NRC Commissioner Edward McGaffigan Jr. said the GAO concerns were overstated, focusing on materials with extremely low level radioactivity. He said his agency has been taking steps for months to more securely ship and store high-risk sources.

"We honestly think we are doing a very aggressive and excellent job in this area, but we have obviously more to do," McGaffigan said in an interview. "Our view is we don't want to lose any of them, and we are going to have cradle-to-grave controls as soon as we possibly can for high-risk sources."

He said the government was undertaking a first-ever inventory of who possesses radioactive materials and how much they possess.

The GAO questioned whether the NRC has moved fast enough to secure sealed sources -- devices that contain small amounts of radiological materials used in construction and hospitals.

"The number of sealed sources in the United States is unknown because NRC and states track numbers of licensees instead of sealed sources," the GAO told the Senate in a report published in August.

Two universities told the GAO about security problems with nuclear materials, specifically cases in which doors to rooms with the materials had been found unlocked or open.

The congressional investigators found that many of the 114 universities that possess, from earlier experiments, the radiological material plutonium-239 have tried unsuccessfully to return it to the government. The Energy Department doesn't have enough secure storage space, the investigators said.

The congressional investigation for the first time tallied the number of times sealed radiological materials have been lost, misplaced or stolen. They found more than 1,300 instances inside the United States since 1998. While most have been recovered, the report cited a handful of harrowing, unsolved losses.

For instance, in March 1999, an industrial radiography camera containing iridium-192 was stolen from a Florida home. The camera has not been recovered despite an investigation by the FBI. The NRC believes the material should have degraded by now and would no longer be useful for a bomb.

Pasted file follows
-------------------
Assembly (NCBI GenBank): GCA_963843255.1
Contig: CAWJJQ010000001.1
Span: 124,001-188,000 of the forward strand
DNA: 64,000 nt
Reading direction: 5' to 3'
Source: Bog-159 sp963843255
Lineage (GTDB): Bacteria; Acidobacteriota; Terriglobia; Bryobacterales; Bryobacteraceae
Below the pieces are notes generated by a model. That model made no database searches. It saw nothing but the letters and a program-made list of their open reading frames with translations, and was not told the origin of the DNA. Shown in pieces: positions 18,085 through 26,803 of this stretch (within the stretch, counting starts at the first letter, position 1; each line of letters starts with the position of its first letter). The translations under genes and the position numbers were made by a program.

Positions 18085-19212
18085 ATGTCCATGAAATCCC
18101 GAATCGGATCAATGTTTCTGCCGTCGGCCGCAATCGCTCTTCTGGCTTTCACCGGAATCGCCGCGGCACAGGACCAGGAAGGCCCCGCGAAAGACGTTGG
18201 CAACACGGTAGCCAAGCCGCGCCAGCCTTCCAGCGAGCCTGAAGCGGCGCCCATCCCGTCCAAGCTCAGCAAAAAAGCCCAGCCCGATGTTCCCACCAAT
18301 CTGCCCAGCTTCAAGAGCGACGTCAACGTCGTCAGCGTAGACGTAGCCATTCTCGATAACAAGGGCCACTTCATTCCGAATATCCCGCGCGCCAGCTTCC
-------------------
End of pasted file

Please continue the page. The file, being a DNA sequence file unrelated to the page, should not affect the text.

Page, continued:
A North Carolina hospital discovered in March 1998 that 19 sealed sources of radiological material, including the highly dispersible cesium-137, were missing from a locked safe. They have not been found.

Security improvements are being made. For instance, the NRC requires tighter security by companies that use soil analysis gauges that contain radiological materials. There are some 20,000 of them used nationwide by more than 5,100 licensees. The devices are lost or stolen at a rate of one a week, officials said.

The GAO and Los Alamos security reviews made several recommendations. They include keeping licensed sources from getting radiological materials until after they are inspected, improving structural security at high-risk locations and working with federal, state and international regulators to toughen controls.

"These efforts are unlikely to significantly alter the global risk picture for a few years, although the risks regarding certain sources and circumstances could change more quickly," the Los Alamos study conceded.